Review: Playlist DJ
Rafe takes a quick look at PlaylistDJ.
Version Reviewed: 1
Remember when the idea of listening to music on your phone was cutting edge? It really wasn't that long ago... Of course, these days, no one bats an eyelid at the sight of a trailing pair of earphones attached to a mobile phone. A stereo Bluetooth headset (A2DP) can still provide some shock value, but you'll need one of the wackier designs...
With the vast majority of Nokia's smartphones featuring music-friendly-hardware such as a 3.5mm audio jack and a dedicated audio (DSP) chip, there's not that much left to do in hardware terms (it's just a question of how much music focus you want).
The potential for innovation now lies firmly in the software and service domain. Nokia's Comes with Music service is a good example, as are the various music identification services such as Shazam and Midomi. But there are plenty of other areas to explore. One of these is the automatic generation of playlists (effectively recommendation engines). Apple's Genius functionality in iTunes (and now on the iPhone) has, over the last year, given the idea more prominence, following in the footsteps of The Filter (established in 2006). Ironically, The Filter did release a Symbian version of its software a few years ago, but it never recieved much attention or promotion.
New to the party is Syntonetic's Playlist DJ, which debuted at the recent Nokia World. The idea behind the application is simple: rather than having to manually create a playlist (a fiddly process even on the PC), it allows you to generate a playlist automatically based on a few emotion and music based variables (joy, passion, anger and music tempo). Playlist DJ generates its playlists based on Syntonetic's Moodagent technology. Syntonetic describe Moodagent thus:
Moodagent high-definition profiles capture exact numeric values for every human emotion as well as musical genres and sub-genres, styles, tempo/beat, vocal, instrument, and production features. The result is an intensely personal connection between each user and their music.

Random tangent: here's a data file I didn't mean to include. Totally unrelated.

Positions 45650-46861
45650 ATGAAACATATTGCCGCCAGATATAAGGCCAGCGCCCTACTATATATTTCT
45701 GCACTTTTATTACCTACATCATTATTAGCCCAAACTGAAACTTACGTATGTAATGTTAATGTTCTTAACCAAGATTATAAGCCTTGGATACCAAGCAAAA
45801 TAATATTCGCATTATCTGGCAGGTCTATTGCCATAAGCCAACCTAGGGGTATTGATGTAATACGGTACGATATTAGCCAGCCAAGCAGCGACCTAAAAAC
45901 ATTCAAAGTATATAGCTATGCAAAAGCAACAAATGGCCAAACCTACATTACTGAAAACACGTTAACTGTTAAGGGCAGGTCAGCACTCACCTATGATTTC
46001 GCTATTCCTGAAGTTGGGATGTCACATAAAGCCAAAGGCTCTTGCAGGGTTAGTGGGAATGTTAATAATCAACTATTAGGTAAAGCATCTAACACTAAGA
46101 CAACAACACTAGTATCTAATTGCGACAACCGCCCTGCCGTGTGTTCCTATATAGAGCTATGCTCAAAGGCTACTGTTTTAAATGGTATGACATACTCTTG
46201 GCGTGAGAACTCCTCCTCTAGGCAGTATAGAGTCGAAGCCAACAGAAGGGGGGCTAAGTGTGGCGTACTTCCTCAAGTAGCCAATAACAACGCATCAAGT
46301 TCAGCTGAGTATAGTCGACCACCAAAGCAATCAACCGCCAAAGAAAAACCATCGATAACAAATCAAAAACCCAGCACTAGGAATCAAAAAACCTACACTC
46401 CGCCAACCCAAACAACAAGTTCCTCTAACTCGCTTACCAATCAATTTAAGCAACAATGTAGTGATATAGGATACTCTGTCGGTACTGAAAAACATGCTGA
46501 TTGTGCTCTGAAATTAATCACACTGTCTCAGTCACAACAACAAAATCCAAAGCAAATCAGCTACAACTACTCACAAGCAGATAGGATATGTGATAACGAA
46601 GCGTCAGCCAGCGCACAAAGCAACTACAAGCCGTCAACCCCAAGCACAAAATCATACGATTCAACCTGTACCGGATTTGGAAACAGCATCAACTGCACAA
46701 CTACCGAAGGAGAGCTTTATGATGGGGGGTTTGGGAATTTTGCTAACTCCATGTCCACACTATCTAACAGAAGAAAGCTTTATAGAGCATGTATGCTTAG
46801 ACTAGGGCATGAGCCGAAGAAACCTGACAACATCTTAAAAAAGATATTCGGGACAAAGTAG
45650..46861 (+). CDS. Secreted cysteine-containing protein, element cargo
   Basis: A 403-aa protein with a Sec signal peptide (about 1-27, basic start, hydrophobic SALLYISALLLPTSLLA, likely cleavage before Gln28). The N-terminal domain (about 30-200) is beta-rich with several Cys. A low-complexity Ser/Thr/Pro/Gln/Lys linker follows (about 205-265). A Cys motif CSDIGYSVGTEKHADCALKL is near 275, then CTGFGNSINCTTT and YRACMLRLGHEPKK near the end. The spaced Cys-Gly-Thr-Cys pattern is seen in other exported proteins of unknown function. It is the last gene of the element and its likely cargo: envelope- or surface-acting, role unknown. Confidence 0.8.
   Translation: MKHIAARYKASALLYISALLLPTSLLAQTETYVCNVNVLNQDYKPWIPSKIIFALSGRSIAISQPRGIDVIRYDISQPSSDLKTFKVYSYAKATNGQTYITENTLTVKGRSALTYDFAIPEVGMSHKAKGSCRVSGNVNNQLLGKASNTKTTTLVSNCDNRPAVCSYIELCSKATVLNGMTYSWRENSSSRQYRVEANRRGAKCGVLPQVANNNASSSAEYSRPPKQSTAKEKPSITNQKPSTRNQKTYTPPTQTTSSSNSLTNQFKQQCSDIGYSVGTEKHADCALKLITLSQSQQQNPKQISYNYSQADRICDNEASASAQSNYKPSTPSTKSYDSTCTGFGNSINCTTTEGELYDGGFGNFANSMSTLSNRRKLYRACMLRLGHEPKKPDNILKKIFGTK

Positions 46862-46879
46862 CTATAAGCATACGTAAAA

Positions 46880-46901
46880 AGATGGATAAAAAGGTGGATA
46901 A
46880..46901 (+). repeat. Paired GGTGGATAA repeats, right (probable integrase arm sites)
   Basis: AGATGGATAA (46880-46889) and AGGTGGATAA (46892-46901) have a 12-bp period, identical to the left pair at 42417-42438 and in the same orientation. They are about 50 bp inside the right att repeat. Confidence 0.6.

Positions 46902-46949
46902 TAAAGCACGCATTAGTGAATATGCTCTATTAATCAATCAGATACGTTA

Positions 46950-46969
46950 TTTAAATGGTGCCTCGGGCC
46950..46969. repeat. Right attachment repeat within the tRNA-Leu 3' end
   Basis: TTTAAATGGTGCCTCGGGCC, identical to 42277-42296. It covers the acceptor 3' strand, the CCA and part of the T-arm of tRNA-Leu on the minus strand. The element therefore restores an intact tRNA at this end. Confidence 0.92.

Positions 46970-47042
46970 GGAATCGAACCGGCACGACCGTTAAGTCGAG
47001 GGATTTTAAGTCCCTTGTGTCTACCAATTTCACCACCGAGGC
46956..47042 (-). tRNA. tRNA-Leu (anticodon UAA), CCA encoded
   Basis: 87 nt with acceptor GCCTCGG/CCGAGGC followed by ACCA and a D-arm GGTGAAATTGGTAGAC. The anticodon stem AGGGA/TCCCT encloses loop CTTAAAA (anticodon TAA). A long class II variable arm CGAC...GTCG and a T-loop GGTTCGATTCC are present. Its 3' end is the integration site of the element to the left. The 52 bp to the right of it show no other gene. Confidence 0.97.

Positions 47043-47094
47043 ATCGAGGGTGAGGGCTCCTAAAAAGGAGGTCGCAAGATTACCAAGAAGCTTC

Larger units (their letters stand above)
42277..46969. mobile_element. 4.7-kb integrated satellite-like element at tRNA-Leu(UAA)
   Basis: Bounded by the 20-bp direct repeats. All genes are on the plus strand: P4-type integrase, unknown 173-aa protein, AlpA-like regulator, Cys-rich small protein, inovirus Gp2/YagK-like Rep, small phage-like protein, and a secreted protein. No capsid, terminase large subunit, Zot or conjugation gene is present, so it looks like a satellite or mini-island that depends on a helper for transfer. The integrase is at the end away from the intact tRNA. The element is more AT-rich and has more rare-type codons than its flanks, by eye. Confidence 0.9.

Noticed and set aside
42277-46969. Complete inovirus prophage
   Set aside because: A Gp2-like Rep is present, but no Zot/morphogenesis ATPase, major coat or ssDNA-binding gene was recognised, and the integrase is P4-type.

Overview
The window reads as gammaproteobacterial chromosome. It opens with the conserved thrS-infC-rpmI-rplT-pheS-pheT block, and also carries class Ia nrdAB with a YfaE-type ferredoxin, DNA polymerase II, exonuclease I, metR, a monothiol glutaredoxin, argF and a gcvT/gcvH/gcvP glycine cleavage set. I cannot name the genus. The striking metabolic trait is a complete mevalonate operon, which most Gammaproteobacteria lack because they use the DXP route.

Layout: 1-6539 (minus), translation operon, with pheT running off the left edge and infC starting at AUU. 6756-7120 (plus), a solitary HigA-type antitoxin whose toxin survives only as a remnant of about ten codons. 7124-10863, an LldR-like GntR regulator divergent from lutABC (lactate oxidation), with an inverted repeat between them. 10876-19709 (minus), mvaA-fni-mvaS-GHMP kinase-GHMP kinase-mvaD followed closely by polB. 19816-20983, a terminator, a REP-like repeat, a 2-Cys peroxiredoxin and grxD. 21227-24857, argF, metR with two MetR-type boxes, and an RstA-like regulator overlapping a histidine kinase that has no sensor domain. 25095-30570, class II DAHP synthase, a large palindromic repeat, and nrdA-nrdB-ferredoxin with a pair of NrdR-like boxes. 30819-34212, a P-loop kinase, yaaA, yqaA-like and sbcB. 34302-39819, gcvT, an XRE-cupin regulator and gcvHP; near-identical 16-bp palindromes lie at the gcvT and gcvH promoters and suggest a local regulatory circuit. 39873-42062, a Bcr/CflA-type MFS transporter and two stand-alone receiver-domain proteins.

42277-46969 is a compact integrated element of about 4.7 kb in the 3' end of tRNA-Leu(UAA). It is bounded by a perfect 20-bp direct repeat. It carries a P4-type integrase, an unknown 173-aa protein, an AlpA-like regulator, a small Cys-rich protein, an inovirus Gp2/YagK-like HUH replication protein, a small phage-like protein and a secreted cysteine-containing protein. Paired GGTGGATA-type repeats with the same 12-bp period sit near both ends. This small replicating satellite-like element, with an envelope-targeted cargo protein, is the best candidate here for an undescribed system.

In order to be able to automatically create playlists, the software has to 'profile' your music. During this process, Playlist DJ analyses all the songs on your phone (it can also handle custom music). Syntonetic don't offer many details of how this happens, so it is something of a black box, but presumably the software looks for patterns and pre-defined characteristics.
Rafe was having a bad day at the office, so needed angry music...
The process is quite time consuming and during the profiling process some data is sent to a remote server (presumably assisting in the data processing and pattern recognition). The amount of data transferred per song profiled is around 80kb . On its own this isn't a great deal, but taken cumulatively across a full music collection, this can soon add up, especially if you have a large music collection. Unless you're on an unlimited data plan you would be well advised to do music profiling only when within range of a configured WiFi connection.
Once your music has been profiled, you're ready to start generating playlists. If you add additional music to your phone this will also need to be profiled before it appears in the playlists, but fortunately the software will do this automatically.
Playlist DJ can generate a playlist in two ways. You can set a group of our sliders (the aforementioned joy, passion, anger and music tempo) to your own preference and a playlist is instantly generated. Alternatively, you can pick an existing song and generate a playlist of 'similiar' music. Once you have generated a playlist you can set it playing (via the Music player application) or save the playlist for later use. The whole process is very simple, but also rather clever - there's a great deal of value in getting instant results.
I'm sure music purists will hold up their hands in horror at the very thought of automatically generated playlists, but for everyone else it is a shortcut worth exploring. Results will vary, and the value of the generated playlists is a matter of subjective opinion.
I found the results to be decent, and a worthy alternative to choosing a specific artist or album to listen to. It's not the same as a handpicked list, but it does help you explore your existing music collection.
The profiling process is a necessary but unfortunate barrier - I'm sure some people will give up on the application before it has a chance to prove its worth. That aside, the application benefits greatly from being easy to use and accessible.
Until the end of October, Playlist DJ is available (for S60 5th Edition phones - 5800, N97) via the Ovi Store for free. After that, you'll need to buy it, with the cost expected to be around €5. I'd certainly recommend the software as a free download. if you've got a fair sized music collection then, even at €5, it is a good buy - the equivalent of 5 tracks from the Nokia Music Store.
Shipping on the Nokia X6
Playlist DJ had its debut at Nokia World, where it was generally well received. At Nokia World, it emerged that Playlist DJ will be a default install on the forthcoming Nokia X6. This bundling is a good example of Nokia's desire to add extra value to its devices and reflects the continued trend away from a pure device business model to a solutions (devices + software and services) business model.
Clearly, Playlist DJ isn't in the same league as Comes with Music or Nokia's other homegrown services, but it does demonstrate how Nokia is willing to work with third parties to provide solutions that allow it to differentiate and customise its products, and thus make them more appealing to the consumer.
Reviewed by Rafe Blandford at